The Original Alpha Zeta
In June of 1897, Brother Burkett and Brother Cunningham took the fraternal oath. From there, 12 men became the charter members of the first, and therefore the oldest, agricultural fraternity in America. On November 12, 1897, Alpha Zeta was established at The Ohio State University by Charles W. Burkett and John F. Cunningham. For 55 years since its establishment, Alpha Zeta was an all white male organization. In the years of 1940-1952, the issue of deleting the word “white” was brought up at each conclave. In 1950, there was a motion to amend the word “white” and replace it with “any male student”, and motion was finalized in 1952. Additionally in 1952, there was a proposal to admit women into the organization, and in 1972, the word “male” was stricken from the constitution.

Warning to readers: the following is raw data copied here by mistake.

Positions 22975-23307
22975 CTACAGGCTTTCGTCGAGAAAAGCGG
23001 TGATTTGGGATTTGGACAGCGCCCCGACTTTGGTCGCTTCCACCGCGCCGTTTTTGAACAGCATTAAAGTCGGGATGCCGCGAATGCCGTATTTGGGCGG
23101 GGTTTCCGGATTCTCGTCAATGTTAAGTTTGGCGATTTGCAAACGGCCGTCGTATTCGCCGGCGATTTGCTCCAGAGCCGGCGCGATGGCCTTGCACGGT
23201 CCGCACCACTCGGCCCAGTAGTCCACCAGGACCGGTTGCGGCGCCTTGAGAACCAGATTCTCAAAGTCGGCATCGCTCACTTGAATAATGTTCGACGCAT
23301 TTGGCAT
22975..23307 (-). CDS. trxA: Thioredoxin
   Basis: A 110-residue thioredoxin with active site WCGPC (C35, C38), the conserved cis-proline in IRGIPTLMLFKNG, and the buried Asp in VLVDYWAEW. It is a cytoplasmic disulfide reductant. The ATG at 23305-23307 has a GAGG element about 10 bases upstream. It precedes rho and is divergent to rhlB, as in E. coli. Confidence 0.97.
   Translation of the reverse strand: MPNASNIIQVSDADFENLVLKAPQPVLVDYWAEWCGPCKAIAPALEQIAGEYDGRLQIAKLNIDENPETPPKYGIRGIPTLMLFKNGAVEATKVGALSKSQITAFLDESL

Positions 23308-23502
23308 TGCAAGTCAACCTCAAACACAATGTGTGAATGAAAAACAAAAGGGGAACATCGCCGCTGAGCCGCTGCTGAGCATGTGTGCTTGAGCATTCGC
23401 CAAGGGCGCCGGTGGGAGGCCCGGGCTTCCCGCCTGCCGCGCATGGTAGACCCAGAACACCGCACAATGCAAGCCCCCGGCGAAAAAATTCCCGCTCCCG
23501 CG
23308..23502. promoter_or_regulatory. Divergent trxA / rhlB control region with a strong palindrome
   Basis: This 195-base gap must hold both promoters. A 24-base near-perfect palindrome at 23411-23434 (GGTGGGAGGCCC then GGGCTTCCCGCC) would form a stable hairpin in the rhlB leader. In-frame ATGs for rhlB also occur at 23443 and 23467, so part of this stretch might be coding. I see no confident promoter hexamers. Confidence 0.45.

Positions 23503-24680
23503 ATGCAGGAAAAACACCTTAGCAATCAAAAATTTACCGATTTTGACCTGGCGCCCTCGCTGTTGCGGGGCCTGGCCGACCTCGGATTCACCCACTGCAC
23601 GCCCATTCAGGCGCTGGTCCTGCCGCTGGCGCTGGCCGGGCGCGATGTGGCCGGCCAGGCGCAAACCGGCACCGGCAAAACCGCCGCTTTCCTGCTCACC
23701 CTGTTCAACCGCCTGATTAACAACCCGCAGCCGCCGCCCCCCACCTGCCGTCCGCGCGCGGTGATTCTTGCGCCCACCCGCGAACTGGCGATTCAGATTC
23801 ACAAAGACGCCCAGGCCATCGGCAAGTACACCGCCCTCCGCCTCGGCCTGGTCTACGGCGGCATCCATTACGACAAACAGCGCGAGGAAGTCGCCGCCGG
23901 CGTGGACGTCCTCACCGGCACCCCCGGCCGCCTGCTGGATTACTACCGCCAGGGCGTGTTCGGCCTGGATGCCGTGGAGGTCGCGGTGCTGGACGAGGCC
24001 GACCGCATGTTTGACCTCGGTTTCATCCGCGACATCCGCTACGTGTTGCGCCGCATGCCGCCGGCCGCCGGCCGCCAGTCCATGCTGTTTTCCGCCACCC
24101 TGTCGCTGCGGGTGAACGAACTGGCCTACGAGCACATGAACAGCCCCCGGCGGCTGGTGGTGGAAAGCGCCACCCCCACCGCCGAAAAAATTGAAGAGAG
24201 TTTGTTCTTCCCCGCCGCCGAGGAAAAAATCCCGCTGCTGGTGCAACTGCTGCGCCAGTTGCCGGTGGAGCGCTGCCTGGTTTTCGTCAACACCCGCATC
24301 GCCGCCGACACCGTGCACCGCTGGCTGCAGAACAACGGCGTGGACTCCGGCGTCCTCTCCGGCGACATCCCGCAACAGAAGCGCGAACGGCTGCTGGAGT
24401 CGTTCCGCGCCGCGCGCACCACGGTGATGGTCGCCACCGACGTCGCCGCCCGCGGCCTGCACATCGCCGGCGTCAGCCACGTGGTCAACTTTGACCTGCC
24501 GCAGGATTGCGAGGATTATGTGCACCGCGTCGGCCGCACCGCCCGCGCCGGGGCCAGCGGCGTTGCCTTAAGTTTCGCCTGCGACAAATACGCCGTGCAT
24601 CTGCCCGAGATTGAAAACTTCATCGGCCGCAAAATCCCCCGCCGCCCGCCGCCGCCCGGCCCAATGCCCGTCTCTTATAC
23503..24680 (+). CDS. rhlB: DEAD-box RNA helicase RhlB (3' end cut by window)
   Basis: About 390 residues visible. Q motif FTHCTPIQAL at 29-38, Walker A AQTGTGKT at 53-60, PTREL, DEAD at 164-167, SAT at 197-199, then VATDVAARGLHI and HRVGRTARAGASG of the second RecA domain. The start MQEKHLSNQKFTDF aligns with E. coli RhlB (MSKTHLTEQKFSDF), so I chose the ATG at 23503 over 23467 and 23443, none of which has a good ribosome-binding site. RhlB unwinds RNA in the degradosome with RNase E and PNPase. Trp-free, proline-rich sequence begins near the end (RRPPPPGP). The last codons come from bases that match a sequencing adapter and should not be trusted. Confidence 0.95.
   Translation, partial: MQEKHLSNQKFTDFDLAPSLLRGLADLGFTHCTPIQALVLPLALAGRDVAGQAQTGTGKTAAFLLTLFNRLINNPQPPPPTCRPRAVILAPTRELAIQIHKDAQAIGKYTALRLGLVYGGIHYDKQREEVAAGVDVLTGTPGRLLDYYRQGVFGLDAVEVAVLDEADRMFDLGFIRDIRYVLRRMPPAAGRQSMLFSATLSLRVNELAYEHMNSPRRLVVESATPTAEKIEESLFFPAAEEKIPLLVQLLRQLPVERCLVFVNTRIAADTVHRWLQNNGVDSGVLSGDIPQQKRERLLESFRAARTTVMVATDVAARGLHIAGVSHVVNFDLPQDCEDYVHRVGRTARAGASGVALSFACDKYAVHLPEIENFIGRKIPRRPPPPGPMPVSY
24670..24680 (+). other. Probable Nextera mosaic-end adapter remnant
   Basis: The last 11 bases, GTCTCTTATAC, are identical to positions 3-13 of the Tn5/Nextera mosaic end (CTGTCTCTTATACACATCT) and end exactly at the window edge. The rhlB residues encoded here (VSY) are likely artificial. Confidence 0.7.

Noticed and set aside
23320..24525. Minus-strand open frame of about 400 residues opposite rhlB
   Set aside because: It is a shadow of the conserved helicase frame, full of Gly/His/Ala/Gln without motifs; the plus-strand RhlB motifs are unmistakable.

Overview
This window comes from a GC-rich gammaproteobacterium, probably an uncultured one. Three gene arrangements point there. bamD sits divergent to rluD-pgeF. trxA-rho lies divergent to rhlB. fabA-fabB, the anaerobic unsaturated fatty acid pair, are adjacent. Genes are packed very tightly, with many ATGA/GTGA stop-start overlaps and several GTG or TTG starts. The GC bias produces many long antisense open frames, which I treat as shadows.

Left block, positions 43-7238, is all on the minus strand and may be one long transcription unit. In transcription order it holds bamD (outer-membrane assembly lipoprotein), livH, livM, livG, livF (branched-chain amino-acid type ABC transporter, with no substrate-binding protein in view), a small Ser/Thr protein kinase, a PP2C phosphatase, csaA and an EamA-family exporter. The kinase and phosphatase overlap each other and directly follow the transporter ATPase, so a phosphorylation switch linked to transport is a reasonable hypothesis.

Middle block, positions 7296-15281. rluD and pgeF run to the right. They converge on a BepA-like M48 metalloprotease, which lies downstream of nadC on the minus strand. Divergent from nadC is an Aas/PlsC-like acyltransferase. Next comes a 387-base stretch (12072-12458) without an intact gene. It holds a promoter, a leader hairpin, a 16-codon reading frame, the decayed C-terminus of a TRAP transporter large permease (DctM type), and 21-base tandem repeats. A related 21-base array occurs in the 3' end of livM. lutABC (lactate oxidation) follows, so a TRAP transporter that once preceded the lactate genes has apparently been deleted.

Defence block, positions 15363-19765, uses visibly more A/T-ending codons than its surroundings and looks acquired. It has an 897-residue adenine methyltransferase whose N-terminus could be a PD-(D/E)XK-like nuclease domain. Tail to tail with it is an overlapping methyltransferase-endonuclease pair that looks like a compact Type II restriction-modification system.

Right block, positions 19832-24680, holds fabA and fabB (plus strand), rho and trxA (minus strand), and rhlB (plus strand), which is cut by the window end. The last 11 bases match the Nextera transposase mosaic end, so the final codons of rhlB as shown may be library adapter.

A New Beginning
In the year of 1998, The College of Food, Agricultural and Environmental Sciences created Alpha Zeta Partners. The partnership consisted of five alumni alpha zeta members, Dr. L. H. Newcomb, Dr. R. Dale Safrit and Dr. Garee W. Earnest. An objective of the new organization was to “Provide potential employers with an exceptional cadre of well-educated graduates with a demonstrated capacity for leadership” (Newcomb, 1998).